What is Docker?
Who uses Docker?
Here are some stack decisions, common use cases and reviews by companies and developers who chose Docker in their tech stack.
- Go because it's easy and simple, facilitates collaboration , and also it's fast, scalable, powerful.
- Visual Studio Code because it has one of the most sophisticated Go language support plugins.
- Vim because it's Vim
- Git because it's Git
- Docker and Docker Compose because it's quick and easy to have reproducible builds/tests with them
- Arch Linux because Docker for Mac/Win is a disaster for the human nervous system, and Arch is the coolest Linux distro so far
- Stack Overflow because of Copy-Paste Driven Development
- PhpStorm because it saves me like 300 "Ctrl+F" key strokes a minute
- cURL because terminal all the way
Docker is used as a key part of our new type of infrastructure that relies exclusively on containers. We prefer docker since it offers us all we need in a very stable and battle-proven manner.
I have got a small radio service running on Node.js. Front end is written with React and packed with Webpack . I use Docker for my #DeploymentWorkflow along with Docker Swarm and GitLab CI on a single Google Compute Engine instance, which is also a runner itself. Pretty unscalable decision but it works great for tiny projects. The project is available on https://fridgefm.com
We are in the process of building a modern content platform to deliver our content through various channels. We decided to go with Microservices architecture as we wanted scale. Microservice architecture style is an approach to developing an application as a suite of small independently deployable services built around specific business capabilities. You can gain modularity, extensive parallelism and cost-effective scaling by deploying services across many distributed servers. Microservices modularity facilitates independent updates/deployments, and helps to avoid single point of failure, which can help prevent large-scale outages. We also decided to use Event Driven Architecture pattern which is a popular distributed asynchronous architecture pattern used to produce highly scalable applications. The event-driven architecture is made up of highly decoupled, single-purpose event processing components that asynchronously receive and process events.
To build our #Backend capabilities we decided to use the following: 1. #Microservices - Java with Spring Boot , Node.js with ExpressJS and Python with Flask 2. #Eventsourcingframework - Amazon Kinesis , Amazon Kinesis Firehose , Amazon SNS , Amazon SQS, AWS Lambda 3. #Data - Amazon RDS , Amazon DynamoDB , Amazon S3 , MongoDB Atlas
To build #Webapps we decided to use Angular 2 with RxJS
#Devops - GitHub , Travis CI , Terraform , Docker , Serverless
We are planning to choose Docker since it will allow us to build and install libraries and dependencies with ease. Its extensive use in the world will be helpful to provide us with useful discussion boards. This will be the first time any member of the dev team will be using Docker as part of their application. Given the limited readings, we have been able to do about it in the time we had, we a really excited to get to work with it. It seems to have a lot of potential that we would like to explore as a team. Another reason is that our dev team currently only has access to Windows machines and we want our application to be system agnostic. Using Docker will also help us limit the number of CI minutes our application requires.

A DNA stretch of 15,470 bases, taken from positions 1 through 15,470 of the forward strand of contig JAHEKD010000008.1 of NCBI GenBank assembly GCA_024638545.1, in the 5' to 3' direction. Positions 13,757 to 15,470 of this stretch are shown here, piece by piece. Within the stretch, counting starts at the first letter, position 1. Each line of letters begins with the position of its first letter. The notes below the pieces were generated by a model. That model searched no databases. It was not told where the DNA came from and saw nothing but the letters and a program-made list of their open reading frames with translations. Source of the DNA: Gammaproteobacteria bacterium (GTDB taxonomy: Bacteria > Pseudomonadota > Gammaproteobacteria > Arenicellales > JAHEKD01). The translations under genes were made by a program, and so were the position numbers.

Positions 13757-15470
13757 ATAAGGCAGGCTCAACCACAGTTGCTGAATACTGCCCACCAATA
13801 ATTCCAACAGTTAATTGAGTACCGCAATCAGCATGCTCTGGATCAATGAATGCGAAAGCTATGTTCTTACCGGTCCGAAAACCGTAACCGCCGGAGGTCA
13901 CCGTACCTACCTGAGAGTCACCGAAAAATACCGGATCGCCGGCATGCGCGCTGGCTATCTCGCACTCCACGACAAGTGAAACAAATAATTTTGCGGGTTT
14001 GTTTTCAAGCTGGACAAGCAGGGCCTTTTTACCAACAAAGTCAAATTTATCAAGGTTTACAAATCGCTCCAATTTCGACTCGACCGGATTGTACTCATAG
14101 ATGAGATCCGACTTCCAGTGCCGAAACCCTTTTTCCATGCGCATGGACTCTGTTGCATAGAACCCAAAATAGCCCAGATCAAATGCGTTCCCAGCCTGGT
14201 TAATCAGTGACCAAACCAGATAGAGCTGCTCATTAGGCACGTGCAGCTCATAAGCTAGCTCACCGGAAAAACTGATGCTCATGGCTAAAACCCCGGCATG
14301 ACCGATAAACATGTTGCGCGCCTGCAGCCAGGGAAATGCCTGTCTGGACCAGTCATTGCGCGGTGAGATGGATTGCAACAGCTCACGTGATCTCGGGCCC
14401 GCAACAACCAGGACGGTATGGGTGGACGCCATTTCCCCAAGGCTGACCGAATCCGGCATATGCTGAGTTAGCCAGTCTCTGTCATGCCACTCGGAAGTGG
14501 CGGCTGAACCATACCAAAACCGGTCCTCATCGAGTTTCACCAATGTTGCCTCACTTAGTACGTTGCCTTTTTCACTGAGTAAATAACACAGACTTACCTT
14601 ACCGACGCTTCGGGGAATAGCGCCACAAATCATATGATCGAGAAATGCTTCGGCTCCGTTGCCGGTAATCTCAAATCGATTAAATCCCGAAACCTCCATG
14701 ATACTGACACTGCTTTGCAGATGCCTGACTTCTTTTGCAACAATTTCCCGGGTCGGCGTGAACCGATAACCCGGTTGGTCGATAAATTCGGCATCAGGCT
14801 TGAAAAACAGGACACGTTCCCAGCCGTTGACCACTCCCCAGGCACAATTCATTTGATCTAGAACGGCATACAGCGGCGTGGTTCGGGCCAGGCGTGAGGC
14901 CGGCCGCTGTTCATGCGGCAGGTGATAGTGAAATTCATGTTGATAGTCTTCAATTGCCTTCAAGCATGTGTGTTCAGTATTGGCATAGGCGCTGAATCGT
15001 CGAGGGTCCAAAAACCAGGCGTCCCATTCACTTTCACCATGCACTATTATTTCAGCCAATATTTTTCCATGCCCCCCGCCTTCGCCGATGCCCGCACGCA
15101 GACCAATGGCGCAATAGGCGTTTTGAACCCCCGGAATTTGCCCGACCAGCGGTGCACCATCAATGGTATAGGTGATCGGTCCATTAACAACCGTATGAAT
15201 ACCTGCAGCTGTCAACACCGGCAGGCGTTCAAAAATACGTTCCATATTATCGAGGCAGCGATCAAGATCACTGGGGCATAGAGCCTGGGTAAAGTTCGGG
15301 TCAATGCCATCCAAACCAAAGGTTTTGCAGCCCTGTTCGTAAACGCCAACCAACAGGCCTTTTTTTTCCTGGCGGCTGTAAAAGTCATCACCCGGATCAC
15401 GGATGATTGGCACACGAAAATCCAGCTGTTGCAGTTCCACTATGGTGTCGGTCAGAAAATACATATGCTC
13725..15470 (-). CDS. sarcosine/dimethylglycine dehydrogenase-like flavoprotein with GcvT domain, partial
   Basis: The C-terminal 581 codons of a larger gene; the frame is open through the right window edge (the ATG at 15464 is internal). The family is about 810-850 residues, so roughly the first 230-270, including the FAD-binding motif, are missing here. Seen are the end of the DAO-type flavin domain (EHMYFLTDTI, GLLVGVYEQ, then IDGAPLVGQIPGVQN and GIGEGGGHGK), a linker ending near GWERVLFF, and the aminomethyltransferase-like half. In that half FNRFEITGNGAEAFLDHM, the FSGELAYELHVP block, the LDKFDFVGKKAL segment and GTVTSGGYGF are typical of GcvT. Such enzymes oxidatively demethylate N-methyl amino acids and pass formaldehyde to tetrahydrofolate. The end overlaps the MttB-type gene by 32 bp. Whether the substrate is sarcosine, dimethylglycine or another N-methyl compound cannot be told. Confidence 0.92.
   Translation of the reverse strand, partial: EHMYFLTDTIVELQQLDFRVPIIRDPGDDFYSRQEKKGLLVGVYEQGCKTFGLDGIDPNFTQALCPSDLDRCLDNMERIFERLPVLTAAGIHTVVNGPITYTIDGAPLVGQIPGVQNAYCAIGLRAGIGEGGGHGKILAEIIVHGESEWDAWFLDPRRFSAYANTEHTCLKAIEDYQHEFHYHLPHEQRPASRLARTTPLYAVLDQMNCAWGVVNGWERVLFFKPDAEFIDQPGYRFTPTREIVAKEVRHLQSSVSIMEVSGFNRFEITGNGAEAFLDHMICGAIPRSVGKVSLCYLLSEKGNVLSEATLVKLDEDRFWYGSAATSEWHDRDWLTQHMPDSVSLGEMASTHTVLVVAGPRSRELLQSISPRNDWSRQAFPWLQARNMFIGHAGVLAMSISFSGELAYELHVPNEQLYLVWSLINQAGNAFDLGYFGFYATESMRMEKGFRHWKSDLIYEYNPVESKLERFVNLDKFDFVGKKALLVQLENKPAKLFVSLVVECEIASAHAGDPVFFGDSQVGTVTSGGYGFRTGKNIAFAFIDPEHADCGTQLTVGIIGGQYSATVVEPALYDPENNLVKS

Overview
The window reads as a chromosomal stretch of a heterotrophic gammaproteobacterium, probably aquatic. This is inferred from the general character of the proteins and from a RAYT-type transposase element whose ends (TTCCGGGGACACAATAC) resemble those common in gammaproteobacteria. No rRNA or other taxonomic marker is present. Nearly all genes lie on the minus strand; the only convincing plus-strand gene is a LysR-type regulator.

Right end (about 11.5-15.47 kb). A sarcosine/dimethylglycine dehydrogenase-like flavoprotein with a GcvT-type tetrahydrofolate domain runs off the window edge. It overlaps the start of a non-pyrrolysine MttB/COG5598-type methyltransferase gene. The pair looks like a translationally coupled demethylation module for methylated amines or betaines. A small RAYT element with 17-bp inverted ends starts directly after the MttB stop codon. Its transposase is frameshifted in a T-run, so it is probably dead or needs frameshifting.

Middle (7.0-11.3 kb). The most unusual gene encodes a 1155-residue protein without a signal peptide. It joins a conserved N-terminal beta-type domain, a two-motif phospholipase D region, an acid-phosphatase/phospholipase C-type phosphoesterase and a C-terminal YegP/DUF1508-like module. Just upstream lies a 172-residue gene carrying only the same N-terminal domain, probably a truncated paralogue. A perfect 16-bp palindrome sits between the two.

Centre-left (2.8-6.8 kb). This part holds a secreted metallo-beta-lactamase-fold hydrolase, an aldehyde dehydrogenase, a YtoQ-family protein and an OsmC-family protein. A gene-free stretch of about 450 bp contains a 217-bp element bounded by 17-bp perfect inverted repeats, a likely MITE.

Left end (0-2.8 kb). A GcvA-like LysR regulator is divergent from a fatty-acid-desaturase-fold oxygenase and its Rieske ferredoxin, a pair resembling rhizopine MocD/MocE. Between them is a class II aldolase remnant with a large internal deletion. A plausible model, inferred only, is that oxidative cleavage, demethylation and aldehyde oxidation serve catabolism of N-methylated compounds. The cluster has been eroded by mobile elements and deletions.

We use GraphQL for the communication between our Minecraft-Proxies/Load-Balancers and our global Minecraft-Orchestration-Service JCOverseer.
This connection proved to be especially challenging, as there were so many available options and very specific requirements and we tried our hardest to put as little complexity into this interface as possible.
Initially we considered designing our very own Netty based Packet-Protocol. While the performance of this approach probably would've been noteworthy, we would have had to write a lot of packets as the individual payloads would differ a lot and for the protocol specification a new project would've been needed, so we scrapped that idea.
Our second idea was to use a combination of Redis Key/Value store (in particular the ability to write whole, complex sets as the values of keys) for existing data, Redis Pub-Sub for the synchronization of new/changed/deleted data and a Vert.x based REST API for the mutation requests of the clients. While this would certainly have been possible, we decided against it, as redis offers no real other data types than strings and typing was important to us.
So we finally settled for GraphQL as it would allow us to define dynamic queries and mutations and additionally has subscriptions in store, so we would only need one component instead of three separate. The proxies register as subscribers to the server changes channel and fetch the current data set in advance. If they need to request changes, this is done through a mutation in GraphQL aswell.
The status of the invidiual servers is fetched through Docker healthchecks and a Docker client in the orchestration service, that subscribes to changed HEALTHINESS values in docker. If a service becomes unhealthy it is unregistered and synchronized through GraphQL. The healthcheck is comparable to a ping packet that expects a response in a given time frame.
Red Hat, Inc.
Jobs that mention Docker as a desired skillset
- Integrated developer tools
- open, portable images
- shareable, reusable apps
- framework-aware builds
- standardized templates
- multi-environment support
- remote registry management
- simple setup for Docker and Kubernetes
- certified Kubernetes
- application templates
- enterprise controls
- secure software supply chain
- industry-leading container runtime
- image scanning
- access controls
- image signing
- caching and mirroring
- image lifecycle
- policy-based image promotion